In addition, a review of studies has shown that fiber has a small reduction effect on HBA1C, the measure of blood glucose levels (6) over a period of 3 months. This suggests that increasing fiber can benefit those with diabetes. (6)
3. Aids in weight management
Fiber helps you feel full for longer, so you may not eat as many calories over the course of the day.
A recent review found that in successful weight loss studies, the criteria being at least 5% weight loss in an intervention study, increased fiber intake was a component of 21% of these studies. (7)
Best Foods to Consume to Increase Fiber Intake
Now that you know what fiber is and what it does, how can you increase your consumption of it? In more ways than you think!
Here are some of the best foods to increase your fiber consumption.
Pears are a great source of both soluble and insoluble fiber. One medium pear provides 6 grams of fiber (8) or 22% of your recommended fiber needs.
Strawberries contain almost 3 grams of fiber per 1 cup serving, 11% of your daily needs. In addition, fruit fiber is shown to have a prebiotic effect, which can benefit overall gut health. (9)
In addition to its heart-healthy fats, avocados contain 7 grams of fiber per serving. They contain 30% soluble fiber, which benefits gut health, and 70% insoluble fiber, which benefits colon health. (10)
A banana contains 2 grams of fiber per piece. Green bananas contain what is called resistant starch, (11) which functions similarly to soluble fiber and may reduce blood sugar spikes.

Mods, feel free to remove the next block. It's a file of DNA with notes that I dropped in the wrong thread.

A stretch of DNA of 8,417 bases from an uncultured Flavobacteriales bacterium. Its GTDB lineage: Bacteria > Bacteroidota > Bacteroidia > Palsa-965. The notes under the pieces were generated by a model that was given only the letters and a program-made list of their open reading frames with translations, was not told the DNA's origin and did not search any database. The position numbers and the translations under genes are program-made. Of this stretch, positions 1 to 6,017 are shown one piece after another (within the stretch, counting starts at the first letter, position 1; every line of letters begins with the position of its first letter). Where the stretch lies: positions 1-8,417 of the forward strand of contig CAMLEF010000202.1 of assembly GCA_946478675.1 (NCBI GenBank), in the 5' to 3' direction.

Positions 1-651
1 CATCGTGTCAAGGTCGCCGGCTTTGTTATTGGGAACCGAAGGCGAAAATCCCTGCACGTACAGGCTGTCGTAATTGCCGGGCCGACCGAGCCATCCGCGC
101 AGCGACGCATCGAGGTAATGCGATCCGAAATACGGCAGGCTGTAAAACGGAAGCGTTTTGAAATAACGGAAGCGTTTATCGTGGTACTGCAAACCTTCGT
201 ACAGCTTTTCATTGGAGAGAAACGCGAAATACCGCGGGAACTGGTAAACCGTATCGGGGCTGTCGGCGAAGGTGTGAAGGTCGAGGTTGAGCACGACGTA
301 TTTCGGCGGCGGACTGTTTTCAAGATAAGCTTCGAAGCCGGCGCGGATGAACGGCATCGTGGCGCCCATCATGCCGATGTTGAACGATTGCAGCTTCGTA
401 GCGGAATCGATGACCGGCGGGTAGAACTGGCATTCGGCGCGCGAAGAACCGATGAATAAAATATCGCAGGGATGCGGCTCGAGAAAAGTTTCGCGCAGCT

Broccoli contains 2.4 grams of fiber per serving. The fiber in broccoli may contribute to increased blood sugar control. However, such an effect could also be related to the antioxidant called sulforaphane in broccoli, which has been shown in a clinical trial to improve insulin sensitivity. (12)
An artichoke contains an impressive 7 grams of fiber in a medium choke. The specific type of fiber in it is inulin, which is a prebiotic. (13)
7. Brussels sprouts
One cup of Brussels sprouts contains 3.3 grams of fiber out of the total 8 grams of carbohydrates. That’s 41% of the total carbs!
Lentils contain 15 grams of fiber per cup! They also contain 17 grams of protein. This makes lentils a great carb choice that won’t spike your blood sugar and may benefit bowel and gut health. (14)
Quinoa is another great choice as a complex carbohydrate. It contains 5 grams of fiber per cup. Complex carbohydrates take longer to digest than simple carbohydrates, thus reducing blood sugar spikes. (1)